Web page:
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Mid-wife crisis: Divorce rates double for women over 50

It used to be that if you made it through the first 20 or 30 years of your marriage, you and your spouse stuck it out to the end no matter how much you soured toward each other or grew apart. Divorcing over 50 was a major personal and financial upheaval that didn't seem worth the trouble once you and your other unhappily married friends really started to think about it.

But women in particular are bucking that trend these days by asking for a divorce at an unprecedented rate: One in every four divorces is now a baby boomer couple, up from one in 10 in 1990. According to an AARP survey, 66 percent of these divorces are instigated by women.

Often called "gray divorces," these late-middle-age breakups may be increasing because of changes in family dynamics. Female baby boomers are the first generation to be financially independent, unlike their predecessors who relied solely on their husband's income. For the first time in history, women can leave their marriages without worrying about supporting themselves because they've been earning their own paychecks.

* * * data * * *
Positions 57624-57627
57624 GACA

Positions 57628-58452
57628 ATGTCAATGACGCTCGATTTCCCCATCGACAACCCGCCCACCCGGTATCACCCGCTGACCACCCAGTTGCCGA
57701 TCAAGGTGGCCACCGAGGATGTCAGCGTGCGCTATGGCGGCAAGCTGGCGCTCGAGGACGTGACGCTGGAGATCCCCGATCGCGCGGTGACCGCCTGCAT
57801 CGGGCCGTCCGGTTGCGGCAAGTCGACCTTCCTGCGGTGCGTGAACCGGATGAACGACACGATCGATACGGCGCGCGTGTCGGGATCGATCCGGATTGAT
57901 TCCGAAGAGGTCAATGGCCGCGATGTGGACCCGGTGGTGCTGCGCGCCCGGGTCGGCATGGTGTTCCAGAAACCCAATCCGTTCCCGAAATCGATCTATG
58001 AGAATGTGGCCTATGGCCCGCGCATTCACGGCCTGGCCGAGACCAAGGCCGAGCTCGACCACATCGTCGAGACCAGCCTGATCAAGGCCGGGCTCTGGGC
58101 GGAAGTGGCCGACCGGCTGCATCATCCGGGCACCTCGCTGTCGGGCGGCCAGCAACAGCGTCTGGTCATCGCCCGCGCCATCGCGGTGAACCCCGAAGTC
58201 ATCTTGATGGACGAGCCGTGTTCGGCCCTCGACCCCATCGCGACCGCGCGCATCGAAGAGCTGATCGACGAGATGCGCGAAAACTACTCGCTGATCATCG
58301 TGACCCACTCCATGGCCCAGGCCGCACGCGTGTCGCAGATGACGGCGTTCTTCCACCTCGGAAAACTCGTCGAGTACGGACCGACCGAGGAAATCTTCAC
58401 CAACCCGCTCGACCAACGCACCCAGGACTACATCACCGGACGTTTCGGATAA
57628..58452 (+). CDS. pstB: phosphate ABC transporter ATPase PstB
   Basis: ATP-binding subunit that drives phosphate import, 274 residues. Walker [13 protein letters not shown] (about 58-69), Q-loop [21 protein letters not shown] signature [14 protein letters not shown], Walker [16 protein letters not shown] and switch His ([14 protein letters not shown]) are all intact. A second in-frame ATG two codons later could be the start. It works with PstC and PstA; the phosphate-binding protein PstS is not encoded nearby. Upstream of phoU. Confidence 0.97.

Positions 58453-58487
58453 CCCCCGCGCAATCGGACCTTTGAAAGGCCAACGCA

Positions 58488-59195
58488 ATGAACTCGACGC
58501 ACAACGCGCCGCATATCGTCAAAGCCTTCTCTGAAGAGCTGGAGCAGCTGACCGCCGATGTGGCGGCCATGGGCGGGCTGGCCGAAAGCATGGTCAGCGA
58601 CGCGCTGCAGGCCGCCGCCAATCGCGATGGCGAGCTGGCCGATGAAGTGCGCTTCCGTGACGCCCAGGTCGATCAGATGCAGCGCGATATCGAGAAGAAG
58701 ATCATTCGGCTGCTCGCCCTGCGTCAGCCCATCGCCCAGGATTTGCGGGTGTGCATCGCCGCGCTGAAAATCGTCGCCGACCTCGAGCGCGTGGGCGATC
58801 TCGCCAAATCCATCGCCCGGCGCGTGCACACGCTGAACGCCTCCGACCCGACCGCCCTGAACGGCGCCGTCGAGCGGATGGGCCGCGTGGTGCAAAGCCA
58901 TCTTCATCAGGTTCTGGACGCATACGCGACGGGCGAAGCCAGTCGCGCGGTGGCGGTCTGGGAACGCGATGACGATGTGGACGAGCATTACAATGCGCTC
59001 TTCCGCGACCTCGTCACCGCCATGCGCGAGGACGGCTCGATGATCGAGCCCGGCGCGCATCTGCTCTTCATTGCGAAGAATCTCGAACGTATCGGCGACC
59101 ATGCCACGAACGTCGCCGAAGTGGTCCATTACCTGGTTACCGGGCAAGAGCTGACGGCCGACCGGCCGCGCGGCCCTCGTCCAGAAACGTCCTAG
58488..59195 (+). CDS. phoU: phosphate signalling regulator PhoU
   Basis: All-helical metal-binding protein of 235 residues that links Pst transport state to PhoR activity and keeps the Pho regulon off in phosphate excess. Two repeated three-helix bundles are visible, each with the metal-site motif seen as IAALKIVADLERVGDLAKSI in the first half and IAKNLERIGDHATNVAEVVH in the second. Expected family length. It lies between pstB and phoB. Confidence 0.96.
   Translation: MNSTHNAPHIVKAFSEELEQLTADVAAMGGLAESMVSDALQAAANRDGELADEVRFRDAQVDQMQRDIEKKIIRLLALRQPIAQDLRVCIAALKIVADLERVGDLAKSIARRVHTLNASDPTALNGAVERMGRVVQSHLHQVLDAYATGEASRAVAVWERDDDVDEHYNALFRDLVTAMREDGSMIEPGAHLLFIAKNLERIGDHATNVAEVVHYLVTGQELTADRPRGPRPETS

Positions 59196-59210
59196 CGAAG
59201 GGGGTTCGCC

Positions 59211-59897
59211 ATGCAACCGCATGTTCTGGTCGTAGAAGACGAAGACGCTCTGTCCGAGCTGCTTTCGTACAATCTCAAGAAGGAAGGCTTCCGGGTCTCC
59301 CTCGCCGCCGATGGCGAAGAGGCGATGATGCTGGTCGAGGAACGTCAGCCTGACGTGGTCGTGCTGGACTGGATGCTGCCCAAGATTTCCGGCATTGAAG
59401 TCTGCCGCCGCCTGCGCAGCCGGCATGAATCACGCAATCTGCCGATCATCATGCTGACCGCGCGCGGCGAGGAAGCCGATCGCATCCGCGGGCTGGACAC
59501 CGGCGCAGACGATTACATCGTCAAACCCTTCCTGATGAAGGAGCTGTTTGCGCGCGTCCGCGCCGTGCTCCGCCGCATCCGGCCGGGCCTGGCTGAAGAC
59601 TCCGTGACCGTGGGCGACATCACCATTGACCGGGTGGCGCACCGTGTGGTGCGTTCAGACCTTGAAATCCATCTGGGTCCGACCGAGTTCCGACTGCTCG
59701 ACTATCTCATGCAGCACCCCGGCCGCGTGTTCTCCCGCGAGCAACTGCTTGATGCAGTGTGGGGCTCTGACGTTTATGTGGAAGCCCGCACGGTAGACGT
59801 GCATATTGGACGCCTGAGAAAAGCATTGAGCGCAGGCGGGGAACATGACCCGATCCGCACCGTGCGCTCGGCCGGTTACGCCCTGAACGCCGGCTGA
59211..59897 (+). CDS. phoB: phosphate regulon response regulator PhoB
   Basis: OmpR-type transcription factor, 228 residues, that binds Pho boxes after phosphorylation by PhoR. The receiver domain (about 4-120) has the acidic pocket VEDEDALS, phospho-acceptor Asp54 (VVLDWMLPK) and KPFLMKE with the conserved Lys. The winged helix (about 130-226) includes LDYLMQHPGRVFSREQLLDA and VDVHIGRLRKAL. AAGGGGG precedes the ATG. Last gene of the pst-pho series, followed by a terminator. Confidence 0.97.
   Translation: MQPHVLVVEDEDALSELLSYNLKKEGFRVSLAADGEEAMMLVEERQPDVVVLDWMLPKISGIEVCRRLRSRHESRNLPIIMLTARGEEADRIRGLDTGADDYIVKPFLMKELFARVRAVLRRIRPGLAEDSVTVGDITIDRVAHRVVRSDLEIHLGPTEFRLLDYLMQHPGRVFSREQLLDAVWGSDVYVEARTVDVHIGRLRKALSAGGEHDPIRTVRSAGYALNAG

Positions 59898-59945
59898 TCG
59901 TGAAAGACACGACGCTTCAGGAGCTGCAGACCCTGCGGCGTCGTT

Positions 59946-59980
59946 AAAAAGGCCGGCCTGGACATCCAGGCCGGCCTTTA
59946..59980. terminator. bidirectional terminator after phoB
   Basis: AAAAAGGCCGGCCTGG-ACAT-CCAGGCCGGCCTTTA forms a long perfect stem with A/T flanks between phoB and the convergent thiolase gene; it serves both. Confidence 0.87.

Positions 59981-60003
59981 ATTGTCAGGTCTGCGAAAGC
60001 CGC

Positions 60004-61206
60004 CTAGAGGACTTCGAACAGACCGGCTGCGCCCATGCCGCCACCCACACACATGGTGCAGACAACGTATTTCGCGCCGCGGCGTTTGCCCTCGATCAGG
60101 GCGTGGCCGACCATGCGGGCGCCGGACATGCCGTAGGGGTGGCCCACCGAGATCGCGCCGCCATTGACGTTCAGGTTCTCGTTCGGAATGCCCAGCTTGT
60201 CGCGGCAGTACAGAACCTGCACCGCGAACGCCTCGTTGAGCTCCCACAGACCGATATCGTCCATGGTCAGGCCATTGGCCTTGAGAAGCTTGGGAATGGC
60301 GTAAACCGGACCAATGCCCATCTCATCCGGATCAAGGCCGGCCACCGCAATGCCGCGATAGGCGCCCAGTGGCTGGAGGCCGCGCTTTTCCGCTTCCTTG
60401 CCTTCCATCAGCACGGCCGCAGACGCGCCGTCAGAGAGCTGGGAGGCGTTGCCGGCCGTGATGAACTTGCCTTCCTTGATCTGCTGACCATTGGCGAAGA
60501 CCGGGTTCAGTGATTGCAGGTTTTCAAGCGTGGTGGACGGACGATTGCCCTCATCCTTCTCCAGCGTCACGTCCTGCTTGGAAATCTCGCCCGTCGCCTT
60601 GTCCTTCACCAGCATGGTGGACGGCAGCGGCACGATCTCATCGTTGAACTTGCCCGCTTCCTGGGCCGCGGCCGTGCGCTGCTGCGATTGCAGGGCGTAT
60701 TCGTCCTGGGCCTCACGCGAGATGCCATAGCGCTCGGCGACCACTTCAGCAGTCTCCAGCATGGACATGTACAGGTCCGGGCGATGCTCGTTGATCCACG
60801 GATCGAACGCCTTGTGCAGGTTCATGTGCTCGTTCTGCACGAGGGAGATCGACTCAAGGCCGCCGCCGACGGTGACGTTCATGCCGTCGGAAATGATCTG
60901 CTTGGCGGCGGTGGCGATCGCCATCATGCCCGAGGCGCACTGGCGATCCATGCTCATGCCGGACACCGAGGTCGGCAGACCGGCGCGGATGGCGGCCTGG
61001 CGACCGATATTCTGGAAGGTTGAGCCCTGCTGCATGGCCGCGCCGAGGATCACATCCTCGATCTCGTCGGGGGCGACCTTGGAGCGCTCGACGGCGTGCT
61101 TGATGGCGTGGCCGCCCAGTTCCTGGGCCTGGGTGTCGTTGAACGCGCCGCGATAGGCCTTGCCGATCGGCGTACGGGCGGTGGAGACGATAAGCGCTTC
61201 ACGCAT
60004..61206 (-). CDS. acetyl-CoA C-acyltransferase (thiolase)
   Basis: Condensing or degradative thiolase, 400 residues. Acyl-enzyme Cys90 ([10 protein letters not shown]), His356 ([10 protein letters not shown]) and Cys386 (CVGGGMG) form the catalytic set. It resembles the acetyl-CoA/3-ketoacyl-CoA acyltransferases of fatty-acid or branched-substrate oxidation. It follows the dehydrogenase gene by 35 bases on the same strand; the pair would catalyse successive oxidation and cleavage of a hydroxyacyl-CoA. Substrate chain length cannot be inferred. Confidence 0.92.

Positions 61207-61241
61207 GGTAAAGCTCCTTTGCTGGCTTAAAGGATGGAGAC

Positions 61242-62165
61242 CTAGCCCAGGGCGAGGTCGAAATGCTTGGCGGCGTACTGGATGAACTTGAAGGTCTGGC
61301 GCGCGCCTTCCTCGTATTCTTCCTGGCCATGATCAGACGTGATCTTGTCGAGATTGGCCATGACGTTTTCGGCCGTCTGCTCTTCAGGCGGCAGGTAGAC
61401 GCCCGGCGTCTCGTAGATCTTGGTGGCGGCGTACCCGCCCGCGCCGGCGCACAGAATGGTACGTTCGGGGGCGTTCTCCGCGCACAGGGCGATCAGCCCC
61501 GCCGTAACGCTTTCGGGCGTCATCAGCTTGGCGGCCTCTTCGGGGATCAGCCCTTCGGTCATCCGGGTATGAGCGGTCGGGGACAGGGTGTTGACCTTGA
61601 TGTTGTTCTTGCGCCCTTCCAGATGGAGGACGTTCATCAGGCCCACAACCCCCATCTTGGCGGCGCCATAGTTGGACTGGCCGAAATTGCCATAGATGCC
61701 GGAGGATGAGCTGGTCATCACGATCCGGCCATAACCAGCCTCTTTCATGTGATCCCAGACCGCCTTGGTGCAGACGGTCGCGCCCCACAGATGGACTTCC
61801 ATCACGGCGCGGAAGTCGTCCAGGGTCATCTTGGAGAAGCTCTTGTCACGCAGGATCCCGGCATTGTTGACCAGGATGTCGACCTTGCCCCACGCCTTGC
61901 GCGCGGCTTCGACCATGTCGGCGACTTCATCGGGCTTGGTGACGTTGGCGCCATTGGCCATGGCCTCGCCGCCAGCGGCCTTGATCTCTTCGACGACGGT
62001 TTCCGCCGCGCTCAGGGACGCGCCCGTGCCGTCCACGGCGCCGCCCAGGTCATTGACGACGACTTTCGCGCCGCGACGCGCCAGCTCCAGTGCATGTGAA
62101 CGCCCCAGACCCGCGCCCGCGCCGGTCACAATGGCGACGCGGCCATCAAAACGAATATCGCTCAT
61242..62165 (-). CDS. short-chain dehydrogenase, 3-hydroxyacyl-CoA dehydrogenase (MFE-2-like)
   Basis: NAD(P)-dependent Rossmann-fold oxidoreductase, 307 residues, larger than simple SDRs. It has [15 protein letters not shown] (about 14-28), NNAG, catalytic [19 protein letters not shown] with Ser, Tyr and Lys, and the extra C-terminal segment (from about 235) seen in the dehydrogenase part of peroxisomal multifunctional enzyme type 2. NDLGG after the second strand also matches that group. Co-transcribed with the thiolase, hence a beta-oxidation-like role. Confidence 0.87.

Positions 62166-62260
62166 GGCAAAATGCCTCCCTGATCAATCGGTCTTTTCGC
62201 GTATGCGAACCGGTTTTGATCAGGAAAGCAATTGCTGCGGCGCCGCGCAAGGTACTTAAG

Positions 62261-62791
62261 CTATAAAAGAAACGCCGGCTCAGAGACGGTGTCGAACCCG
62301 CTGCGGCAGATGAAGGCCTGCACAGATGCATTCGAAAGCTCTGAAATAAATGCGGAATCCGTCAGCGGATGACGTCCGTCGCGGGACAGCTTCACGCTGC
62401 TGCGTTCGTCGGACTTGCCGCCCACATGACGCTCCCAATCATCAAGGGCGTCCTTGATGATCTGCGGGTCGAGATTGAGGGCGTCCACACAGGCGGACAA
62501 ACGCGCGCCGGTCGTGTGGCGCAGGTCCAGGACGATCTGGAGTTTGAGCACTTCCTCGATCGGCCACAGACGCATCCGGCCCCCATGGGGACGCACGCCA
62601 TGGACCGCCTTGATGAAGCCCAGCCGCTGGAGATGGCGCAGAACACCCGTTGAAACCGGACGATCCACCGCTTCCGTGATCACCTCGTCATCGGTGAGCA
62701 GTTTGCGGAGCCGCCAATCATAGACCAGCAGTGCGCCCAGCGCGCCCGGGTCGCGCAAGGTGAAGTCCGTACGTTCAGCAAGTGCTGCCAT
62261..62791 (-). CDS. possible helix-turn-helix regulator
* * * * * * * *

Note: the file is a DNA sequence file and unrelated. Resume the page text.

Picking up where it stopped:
Then there's personal independence. After decades of nurturing and cleaning up after a husband and children, many women are ready to live by and for themselves. They're looking for fulfillment after not finding it in their marriages anymore.

People are also living longer, which means that after the kids move out, there's still plenty of time for a fresh start on life. Neither spouse feels as compelled to endure an unhappy marriage with so many active years left ahead. For women in particular, their 50s are a time of rejuvenation. "Women are much more active as they get older, where men really slow down. All they want is the computer and TV," says one psychologist.

Once they strike out on their own, late-in-life divorcees often find they have more confidence and independence than they've experienced in ages. Many find themselves having a lot more fun. It's a consequence their parents' generation -- and even their younger selves -- might never have predicted.

Source: Palm Beach Post, "After age 50, women are divorcing at double the rate of 20 years ago," Barbara Marshall, Feb. 7, 2012

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